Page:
Signed, Sealed, Delivered – Celebrating the Joys of Letter Writing by Nina Sankovitch

Signed SealedHow could I not pick this book up, a non-fiction tribute to the dying art of letter writing. A pastime that makes the young at heart feel like they have entered old age, because so few people do it any more, it has become old-fashioned!

I am a letter writer from so far back that I didn’t realise how early it began until reacquainting with people from the past via Facebook resulted in some reminding me of letters I had written when I was younger than 10-years-old.

I know I wrote letters when I was at boarding school (from 13), we all did, it was a matter of survival and a tactic to avoid that dreadful feeling at midday as we lined up the staircase waiting to retrieve our lunch to take outdoors, listening to the boarding school mistress read aloud the names of those who had received a letter today, and when your name wasn’t read out – inevitable really – it invoked a sense of disconnect, reminding you that you didn’t live at home, that you couldn’t just visit a friend, a neighbour, your family whenever you wanted, you had to wait for them to write a letter to be in contact.  Four years of listening to names being read out is enough of a sentence to instill a habit of letter writing into anyone surely.

LettersNina Sankovitch has a more romantic view of letters and letter writing and the word joy in the title is a clue. She doesn’t speak of the suffering of not receiving letters, she speaks of the joys of connection.

She gives her son a table and pen and he pens his first postcard letter at thirteen months old, fast forward to the present when he is eighteen and off to Harvard, now she is hankering for more than the brief text messages, tweets and occasional telephone calls, this more disposable form of communication that dominate life today but do not endure. She wants a letter and that desire makes her wonder what it is about a letter that means so much.

Will she convince her son to write to her, the kind of letters she has appreciated herself? Whether she does or not, that desire and the discovery of an old trunk containing letters dating back to the 1800’s that she inherits when she and her husband buy a new house, the seller wanting nothing to do with an old rotting trunk or its contents, send her on a quest of her own through the history of letters and her own personal correspondence, to discover and celebrate what is special about the handwritten letter.

“There have been times when I have needed the reassurance that I am not floating out there alone in the universe, that I am tethered to people who will keep me secure. The letters offer that reassurance. Even if those people are gone, the bond endures through the tokens of connection we passed back and forth, the written manifestation of our relationship.”

The author lost her oldest sister to a fast and brutal bile duct cancer, she has photos and memories of the times they shared, but it is the letters, postcards and birthday cards that keep her most alive within, just as the hundreds of letters written by James Bernheimer Seligman that she inherited in that trunk, a young man she never knew, but came to know through his correspondence created in her imagination, a vision of a person that almost seemed real.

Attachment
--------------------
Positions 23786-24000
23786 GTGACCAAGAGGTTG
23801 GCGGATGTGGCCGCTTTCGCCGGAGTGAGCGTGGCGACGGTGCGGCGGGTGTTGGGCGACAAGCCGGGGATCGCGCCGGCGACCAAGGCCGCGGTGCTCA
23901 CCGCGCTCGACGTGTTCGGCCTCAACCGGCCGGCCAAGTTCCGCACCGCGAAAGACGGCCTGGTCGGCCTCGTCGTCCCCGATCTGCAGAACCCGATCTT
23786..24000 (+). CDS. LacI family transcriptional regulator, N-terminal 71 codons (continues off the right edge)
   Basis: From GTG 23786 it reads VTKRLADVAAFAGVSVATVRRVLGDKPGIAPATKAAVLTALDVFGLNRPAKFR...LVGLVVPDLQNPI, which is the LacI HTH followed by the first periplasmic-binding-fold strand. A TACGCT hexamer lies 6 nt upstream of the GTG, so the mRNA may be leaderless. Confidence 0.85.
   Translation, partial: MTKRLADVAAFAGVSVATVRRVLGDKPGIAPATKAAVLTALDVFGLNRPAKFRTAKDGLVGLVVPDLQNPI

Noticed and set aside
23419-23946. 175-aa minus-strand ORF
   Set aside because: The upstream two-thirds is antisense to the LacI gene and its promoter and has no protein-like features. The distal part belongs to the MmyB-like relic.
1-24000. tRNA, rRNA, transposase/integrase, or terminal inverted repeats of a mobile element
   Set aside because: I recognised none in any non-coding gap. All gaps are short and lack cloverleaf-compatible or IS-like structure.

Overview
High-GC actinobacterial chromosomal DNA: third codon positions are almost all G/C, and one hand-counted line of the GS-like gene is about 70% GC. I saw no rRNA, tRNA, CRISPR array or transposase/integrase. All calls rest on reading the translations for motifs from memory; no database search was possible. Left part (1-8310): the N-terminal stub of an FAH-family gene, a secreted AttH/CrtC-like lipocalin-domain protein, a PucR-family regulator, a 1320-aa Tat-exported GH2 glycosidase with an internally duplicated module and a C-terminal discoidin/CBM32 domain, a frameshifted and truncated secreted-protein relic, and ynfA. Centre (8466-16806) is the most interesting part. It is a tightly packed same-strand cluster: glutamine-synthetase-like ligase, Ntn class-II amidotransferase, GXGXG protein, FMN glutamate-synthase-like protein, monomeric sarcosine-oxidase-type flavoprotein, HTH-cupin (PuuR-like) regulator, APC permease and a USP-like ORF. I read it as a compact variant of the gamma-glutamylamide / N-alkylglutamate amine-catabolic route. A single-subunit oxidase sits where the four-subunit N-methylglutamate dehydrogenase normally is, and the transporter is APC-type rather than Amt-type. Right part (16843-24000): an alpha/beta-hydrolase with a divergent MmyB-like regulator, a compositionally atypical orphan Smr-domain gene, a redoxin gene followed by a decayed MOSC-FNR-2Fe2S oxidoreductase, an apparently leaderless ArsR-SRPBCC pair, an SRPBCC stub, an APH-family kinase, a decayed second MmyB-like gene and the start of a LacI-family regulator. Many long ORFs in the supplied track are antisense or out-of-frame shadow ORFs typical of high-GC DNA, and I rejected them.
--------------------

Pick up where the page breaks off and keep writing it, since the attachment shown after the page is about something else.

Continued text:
From the ancient Egyptians to the medieval lovers Abelard and Heloise, from the letters received by President Lincoln after his son’s death to the correspondence of Edith Wharton and Henry James, Nina Sankovitch attempts to divine the allure of the letter. She takes us on journey through a stack of published letters that have been preserved and published, introducing those interested in letters and the epistolary form, to a long list of references that speak of great love, erotic fantasy, a mother’s love, a son’s last words from the front and much more.

I enjoyed the book and its introduction to some of the great literary correspondences, including the one found in her own backyard. I did find it overly sentimental in parts and despite the great introduction to those letter writers in history, there were too many examples of short encounters with little depth that had the effect of being easily forgotten.

It may have been better to highlight fewer, more memorable examples than some of the less engaging examples that pad out the book. On the other hand, readers have varied interests. I know I could easily have been swept away by a more in-depth discovery of fewer pairs of letter writers.

Samuel Steward 1957 Source: Wikipedia

Samuel Steward 1957
Source: Wikipedia

The relationship between Gertrude Stein, Alice B.Toklas and Samuel Steward (a poet and novelist I had never heard of) was one of the sets of correspondence that stood out for me. Steward wrote a letter to Gertrude Stein that was to become the beginning of a lifelong friendship, (interspersed with trips to Paris to see the two women), much of it conducted through letters and when Gertrude died he and Alice continued to write for another 20 years until her death.

Steward also wrote a journal, religiously writing notes every evening of all that had happened during the day, from which he penned his memoir Dear Sammy. A character in his own right, Steward left the world of academia to become a tattooist and pornographer remaining committed to the lifelong friendship he developed with Gertrude and Alice.

Ultimately, by referring to so many pairs of correspondence, we find something here for everyone, whether it hails from the present, our more recent history, or medieval characters like Heloise, the cloistered nun writing to her lover Abelard in the early 1100’s.

Madame Sévigné3I have moved Madame De Sévigné’s Selected Letters to within reach and feel inspired to become acquainted with one of the world’s greatest correspondents, a prominent figure in French society and literary circles in the 17th century, her letters continuing to enchant readers 300 years after they were written.

And do I still write letters? Absolutely, I just wrote one last week to an Irish poet!

So when did you last write a letter?

A timely and nostalgic reference to a dying form of communication and literary art form.

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Note: This book was an Advance Reader Copy (ARC) kindly provided by the publisher via NetGalley.

We That Are Left by Juliet Greenwood